In a sign of the seriousness of the issue, trade minister Penny Mordaunt took the unusual step of going public about the ‘awful and stressful’ situation in her Portsmouth constituency.
PICTURE EXCLUSIVE: Our boys deliver! Military starts training emergency drivers as Britain’s fuel crisis is set to last another week
By Mark Nicol and Arthur Martin for the Daily Mail
Troops were yesterday seen finalising their training to deliver to fuel-starved forecourts.
As our exclusive images show, RAF airmen were arriving for a day of intensive instruction at a BP oil refinery in Hertfordshire.
They belonged to a ‘reconnaissance party’, according to defence sources.
More are expected at the site in the next few days as the Government ramps up ‘Operation Escalin’ – the codename for the plan to drastically reduce pressure on fuel supplies.
It follows days of failed attempts by ministers to ease panic-buying at forecourts across the country.
A government source said motorists might see some military drivers on the roads today
Around 300 troops have been on standby since the start of the week and last night Defence Secretary Ben Wallace confirmed 200 of them will begin deliveries from Monday.
A government source said motorists might see some military drivers on the roads today.
Policing minister Kit Malthouse insisted the situation was ‘stabilising’ but might take another week to be resolved.
The Government also dismissed reports that forecourts were running out of fuel faster than it could be delivered.
Officials also played down claims from retailers that more than half of 8,380 filling stations were suffering severe shortages.
But the sight of troops on the roads is likely to raise public fears.
Labour leader Keir Starmer demanded the recall of Parliament to discuss approving short-term visas for foreign drivers.
The Government also dismissed reports that forecourts were running out of fuel faster than it could be delivered (Pictured: Site where RAF airmen are being trained)
Sir Keir also called for an emergency summit with haulage industry leaders to focus on long-term issues such as pay and conditions.
Boris Johnson was last night facing the prospect of the fuel crisis overshadowing the Conservative Party conference, which starts in Manchester tomorrow.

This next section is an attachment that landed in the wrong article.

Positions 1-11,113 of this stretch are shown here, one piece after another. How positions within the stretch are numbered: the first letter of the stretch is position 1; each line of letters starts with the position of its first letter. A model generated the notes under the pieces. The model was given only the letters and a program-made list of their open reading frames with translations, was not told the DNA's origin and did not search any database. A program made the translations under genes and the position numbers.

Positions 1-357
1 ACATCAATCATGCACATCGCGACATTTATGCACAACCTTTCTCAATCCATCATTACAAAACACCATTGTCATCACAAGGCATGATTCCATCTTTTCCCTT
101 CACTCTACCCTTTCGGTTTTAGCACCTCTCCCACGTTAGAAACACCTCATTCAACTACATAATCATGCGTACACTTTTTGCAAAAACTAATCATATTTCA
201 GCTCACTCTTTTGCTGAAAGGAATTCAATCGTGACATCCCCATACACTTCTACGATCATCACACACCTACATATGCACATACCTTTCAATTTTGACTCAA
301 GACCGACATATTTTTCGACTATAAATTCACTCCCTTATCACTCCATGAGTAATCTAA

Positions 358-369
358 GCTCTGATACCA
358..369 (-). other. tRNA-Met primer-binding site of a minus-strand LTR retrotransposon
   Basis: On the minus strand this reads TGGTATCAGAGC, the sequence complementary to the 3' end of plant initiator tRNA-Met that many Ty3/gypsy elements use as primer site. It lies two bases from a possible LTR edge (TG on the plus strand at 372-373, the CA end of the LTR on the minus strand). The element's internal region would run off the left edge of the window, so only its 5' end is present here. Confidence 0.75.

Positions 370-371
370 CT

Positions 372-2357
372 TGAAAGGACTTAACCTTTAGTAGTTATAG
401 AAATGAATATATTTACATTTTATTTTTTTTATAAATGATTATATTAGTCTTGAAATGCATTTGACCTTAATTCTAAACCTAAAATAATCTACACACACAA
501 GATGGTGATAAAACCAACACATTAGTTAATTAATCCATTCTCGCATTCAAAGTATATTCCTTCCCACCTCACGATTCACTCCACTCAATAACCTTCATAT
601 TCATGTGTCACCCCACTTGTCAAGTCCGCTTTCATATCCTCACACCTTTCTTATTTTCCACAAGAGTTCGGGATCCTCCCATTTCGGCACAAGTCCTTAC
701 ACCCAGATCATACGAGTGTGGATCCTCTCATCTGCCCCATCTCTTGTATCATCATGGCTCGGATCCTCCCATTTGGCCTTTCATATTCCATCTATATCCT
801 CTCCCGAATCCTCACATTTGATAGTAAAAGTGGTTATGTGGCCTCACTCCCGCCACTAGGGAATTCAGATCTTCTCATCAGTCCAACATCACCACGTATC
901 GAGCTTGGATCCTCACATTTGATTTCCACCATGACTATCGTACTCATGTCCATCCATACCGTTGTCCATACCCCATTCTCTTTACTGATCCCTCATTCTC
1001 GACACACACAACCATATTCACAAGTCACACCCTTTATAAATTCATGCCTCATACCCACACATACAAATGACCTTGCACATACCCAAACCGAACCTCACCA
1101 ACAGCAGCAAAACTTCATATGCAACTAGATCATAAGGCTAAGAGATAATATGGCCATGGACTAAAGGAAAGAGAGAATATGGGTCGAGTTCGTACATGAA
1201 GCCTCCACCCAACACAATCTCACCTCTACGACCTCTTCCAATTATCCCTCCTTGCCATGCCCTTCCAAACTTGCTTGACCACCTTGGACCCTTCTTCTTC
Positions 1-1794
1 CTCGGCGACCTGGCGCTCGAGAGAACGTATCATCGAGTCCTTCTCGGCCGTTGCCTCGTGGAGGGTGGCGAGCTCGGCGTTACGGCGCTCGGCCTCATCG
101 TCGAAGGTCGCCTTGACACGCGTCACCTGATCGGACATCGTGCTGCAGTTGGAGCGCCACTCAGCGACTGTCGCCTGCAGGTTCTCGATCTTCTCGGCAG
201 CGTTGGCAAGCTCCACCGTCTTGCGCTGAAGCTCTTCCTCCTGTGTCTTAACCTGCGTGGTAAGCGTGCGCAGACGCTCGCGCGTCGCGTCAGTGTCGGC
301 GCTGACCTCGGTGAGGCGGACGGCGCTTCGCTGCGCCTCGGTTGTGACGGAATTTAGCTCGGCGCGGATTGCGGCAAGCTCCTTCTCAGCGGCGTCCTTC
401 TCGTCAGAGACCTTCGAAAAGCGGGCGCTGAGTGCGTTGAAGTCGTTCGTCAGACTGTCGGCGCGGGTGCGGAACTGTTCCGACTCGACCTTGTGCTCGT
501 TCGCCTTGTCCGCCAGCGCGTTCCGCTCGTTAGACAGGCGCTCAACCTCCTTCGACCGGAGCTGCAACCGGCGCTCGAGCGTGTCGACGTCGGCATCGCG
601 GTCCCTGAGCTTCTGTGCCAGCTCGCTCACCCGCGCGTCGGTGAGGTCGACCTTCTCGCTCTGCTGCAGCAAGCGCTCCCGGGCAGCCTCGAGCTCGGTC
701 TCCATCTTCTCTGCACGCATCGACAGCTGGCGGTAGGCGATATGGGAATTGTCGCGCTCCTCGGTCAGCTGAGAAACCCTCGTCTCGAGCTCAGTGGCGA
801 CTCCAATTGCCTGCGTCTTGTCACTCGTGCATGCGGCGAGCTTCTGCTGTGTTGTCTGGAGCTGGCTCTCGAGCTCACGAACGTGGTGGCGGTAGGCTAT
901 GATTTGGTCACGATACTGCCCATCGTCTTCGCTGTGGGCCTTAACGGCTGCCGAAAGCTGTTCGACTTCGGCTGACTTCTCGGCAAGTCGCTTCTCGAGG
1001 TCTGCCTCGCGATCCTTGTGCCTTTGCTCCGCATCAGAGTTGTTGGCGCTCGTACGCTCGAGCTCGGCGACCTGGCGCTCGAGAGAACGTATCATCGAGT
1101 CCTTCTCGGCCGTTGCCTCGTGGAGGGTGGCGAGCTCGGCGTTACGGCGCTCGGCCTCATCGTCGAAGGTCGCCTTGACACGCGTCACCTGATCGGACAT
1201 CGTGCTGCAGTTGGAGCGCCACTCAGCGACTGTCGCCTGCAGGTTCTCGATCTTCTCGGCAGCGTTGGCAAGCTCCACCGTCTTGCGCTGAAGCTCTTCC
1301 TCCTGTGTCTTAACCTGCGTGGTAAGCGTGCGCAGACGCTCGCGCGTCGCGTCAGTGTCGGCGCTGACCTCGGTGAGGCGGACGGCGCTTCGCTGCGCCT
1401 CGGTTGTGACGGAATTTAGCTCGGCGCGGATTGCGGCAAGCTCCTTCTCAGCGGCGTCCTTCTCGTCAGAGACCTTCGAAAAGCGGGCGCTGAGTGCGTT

Government insiders were said to be referring to the ongoing disruption as the ‘EFFing crisis’, as it includes energy, fuel and food.
The crisis has sparked a spate of fuel thefts, with criminals stealing 30,000 litres of diesel from a family-run truck shop in Hampshire. Thieves have also been taking fuel from parked cars.
BP, Shell, Esso and Texaco have placed a £30 limit per customer at almost 400 garages while smaller independent stations were reportedly missing out on deliveries.
Industry insiders fear the situation may worsen over the weekend as millions of families attempt day trips in their cars.
Boris Johnson was last night facing the prospect of the fuel crisis overshadowing the Conservative Party conference, which starts in Manchester tomorrow (Pictured: Oil Tanker refuels at the Esso Fuel Terminal in Purfleet today, as the oil crisis continues)
London and the South East remained hardest hit by the fuel crisis yesterday with the situation reportedly improving in northern England and across Northern Ireland, Scotland and Wales.
Gordon Balmer, of the Petrol Retailers Association, said improvements in fuel supply to stations were too slow, with 26 per cent of the UK’s 8,380 stations reporting yesterday that they were ‘completely dry’.
Another 27 per cent had only either diesel or petrol.
Mr Balmer warned: ‘While the situation is similar to recent days, there are signs that it is improving, but far too slowly. Until independents start getting frequent supplies, we will continue to see long queues at forecourts.’
Even if the fuel debacle is resolved, ministers expect problems in other areas to continue.